On Maxwell’s field equations when moving at relativistic speeds. I am only going to explain this briefly because it exposes some of the limits of the Maxwell-Hertz model, but if you ever find yourself needing these for reasons other than curiosity, you probably missed a decimal point somewhere.

    (Background: engineering sophomores sometimes end up with e.g. rotors turning at what amounts to linear velocities of hundreds of thousands of kilometers/sec but are too focused on crunching the numbers to notice that’s physically impossible)

    On magnetic permeability of vacuum. The magnetic permeability of vacuum is \mu_0 4π×10−7 H/m, or approximately 1.25 ×10−6 H/m. Please don’t sweat it, you’ll know this by heart by your fourth year, in the meantime you can just asks me if you forget it. I promise I’ll give you the right values, I’ve only played a cruel joke on one of my students who sheepishly asked me what the value of \mu is. I was pretty confused because it was not a field problem, it was in a Circuit Theory seminar, until I realized he was asking me about the \mu in \mu C (i.e. microcoulombs). I told him it’s 10^-6 and he asked me if I was sure, because he remembered there was something else with 4π times something – I said no, young man, you’re thinking of \mu_0, that’s a whole other thing. He was very happy, I just couldn’t spoil the surprise until after the test.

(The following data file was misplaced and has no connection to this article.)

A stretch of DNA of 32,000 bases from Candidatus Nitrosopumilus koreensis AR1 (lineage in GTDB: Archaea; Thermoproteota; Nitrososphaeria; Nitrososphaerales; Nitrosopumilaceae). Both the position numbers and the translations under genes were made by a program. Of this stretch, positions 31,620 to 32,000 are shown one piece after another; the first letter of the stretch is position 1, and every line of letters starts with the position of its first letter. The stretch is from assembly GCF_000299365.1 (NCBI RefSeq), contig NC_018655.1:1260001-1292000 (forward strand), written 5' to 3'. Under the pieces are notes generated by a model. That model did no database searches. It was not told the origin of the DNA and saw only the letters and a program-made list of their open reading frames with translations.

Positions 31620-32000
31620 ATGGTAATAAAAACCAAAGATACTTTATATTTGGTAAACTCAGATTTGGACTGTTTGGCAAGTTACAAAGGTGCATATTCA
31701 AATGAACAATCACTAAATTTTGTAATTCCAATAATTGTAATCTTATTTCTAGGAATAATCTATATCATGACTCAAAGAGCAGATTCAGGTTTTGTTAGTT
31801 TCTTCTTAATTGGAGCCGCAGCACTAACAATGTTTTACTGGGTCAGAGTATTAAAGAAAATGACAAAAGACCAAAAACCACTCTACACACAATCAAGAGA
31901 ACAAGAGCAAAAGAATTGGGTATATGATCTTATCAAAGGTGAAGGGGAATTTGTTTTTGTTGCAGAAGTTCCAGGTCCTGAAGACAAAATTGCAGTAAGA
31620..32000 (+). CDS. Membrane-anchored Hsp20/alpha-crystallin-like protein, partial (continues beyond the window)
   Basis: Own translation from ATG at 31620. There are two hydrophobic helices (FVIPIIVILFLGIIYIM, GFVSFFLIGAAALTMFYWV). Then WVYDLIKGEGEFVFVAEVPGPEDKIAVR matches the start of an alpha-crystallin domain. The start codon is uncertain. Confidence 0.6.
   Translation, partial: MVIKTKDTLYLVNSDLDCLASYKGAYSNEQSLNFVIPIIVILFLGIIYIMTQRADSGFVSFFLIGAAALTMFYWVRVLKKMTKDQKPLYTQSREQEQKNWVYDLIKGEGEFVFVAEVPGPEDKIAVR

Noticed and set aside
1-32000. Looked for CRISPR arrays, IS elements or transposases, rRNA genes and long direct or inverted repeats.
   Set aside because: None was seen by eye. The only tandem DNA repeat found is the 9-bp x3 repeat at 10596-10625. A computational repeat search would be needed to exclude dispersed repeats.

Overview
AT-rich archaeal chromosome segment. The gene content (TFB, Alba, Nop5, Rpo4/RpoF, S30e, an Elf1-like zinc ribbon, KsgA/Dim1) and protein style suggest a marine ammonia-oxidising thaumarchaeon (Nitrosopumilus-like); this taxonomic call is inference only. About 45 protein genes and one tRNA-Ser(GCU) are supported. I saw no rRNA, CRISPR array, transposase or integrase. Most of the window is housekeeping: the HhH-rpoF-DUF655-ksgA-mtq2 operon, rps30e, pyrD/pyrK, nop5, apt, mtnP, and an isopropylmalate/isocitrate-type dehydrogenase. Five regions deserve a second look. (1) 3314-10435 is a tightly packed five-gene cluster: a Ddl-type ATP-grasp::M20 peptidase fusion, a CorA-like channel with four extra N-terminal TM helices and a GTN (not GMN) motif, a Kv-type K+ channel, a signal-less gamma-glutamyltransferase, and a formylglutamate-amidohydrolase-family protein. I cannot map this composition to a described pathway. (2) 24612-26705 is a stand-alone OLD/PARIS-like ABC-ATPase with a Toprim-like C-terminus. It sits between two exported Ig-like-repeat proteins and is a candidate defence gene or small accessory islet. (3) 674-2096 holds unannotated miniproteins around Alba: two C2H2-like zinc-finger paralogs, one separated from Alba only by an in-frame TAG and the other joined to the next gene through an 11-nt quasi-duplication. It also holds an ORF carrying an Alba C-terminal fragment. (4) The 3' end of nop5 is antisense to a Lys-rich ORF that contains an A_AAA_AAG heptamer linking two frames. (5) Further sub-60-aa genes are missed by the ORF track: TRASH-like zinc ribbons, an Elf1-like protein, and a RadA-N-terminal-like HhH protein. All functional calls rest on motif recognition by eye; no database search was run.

(Background: oh boy. Okay, so one microcoulomb is 10^-6 coulombs. The student was clueless as in, he had no idea the \mu in uC has nothing to do with the \mu in EM field equations, which is the magnetic permeability of a material, and it just so happens to be denoted by the letter \mu. \mu_0 is a particularly important value, the magnetic permeability of vacuum, because the magnetic permeability of other materials is often expressed relative to this particular value, as it makes a bunch of math easier).

    About the importance of theory and fundamentals. Some people classify electrical and electronic applications based on “how strong” the currents are. It is certainly true that some branches of electrical engineering deal almost exclusively in either very strong or very weak currents, and I must caution you against truisms like “the physics is the same” – it is, but the engineering of an electric arc furnace is very different from that of an integrated circuit. That being said, I have had students who were successful in both. For example, one of them worked on one of the first CPUs with more than 1M transistors, even though his bachelor’s, and I think even his PhD, was supposedly in one of the “strong currents” branches. So you can clearly be proficient at both. In fact, judging by how much that CPU heated, I suspect he was often proficient at both, like, simultaneously.